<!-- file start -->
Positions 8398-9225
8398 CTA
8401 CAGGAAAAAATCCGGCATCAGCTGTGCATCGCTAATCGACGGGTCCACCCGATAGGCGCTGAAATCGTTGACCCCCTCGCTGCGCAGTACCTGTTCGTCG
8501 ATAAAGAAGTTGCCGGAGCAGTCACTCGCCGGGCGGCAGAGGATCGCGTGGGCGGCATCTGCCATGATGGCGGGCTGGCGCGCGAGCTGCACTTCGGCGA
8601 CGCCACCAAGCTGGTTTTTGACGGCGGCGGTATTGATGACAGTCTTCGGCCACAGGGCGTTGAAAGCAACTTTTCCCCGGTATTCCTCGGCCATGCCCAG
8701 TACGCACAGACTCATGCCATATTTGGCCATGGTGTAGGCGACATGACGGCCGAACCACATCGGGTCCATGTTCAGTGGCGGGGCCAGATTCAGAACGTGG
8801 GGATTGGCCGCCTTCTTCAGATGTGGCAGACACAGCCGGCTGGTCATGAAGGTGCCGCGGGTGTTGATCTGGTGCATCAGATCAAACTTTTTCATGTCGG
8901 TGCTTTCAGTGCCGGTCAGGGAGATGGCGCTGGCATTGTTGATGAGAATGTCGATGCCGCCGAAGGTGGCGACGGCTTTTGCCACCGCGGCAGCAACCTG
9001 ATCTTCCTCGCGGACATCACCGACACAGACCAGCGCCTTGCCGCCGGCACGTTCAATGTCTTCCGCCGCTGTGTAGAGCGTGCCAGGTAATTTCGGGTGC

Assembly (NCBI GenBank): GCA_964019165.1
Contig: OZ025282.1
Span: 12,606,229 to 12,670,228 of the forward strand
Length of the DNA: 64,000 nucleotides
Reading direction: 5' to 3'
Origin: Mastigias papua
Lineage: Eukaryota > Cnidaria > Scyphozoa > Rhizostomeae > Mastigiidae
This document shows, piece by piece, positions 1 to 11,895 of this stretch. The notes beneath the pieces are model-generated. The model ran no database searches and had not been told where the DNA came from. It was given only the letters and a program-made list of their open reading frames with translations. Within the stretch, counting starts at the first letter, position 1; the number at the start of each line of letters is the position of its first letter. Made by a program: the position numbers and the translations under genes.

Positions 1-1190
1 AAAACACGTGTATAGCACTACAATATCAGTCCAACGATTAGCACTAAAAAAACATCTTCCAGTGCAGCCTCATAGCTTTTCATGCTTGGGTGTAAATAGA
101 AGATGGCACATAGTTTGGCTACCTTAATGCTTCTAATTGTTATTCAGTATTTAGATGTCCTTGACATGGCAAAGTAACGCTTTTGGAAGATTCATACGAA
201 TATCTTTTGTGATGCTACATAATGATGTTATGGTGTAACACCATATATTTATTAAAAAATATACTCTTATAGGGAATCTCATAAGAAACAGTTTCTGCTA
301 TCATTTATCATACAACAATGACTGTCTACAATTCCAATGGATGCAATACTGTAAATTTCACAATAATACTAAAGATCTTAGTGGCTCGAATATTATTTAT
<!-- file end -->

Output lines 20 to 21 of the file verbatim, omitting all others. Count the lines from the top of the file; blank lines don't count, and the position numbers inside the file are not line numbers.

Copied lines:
101 AGATGGCACATAGTTTGGCTACCTTAATGCTTCTAATTGTTATTCAGTATTTAGATGTCCTTGACATGGCAAAGTAACGCTTTTGGAAGATTCATACGAA
201 TATCTTTTGTGATGCTACATAATGATGTTATGGTGTAACACCATATATTTATTAAAAAATATACTCTTATAGGGAATCTCATAAGAAACAGTTTCTGCTA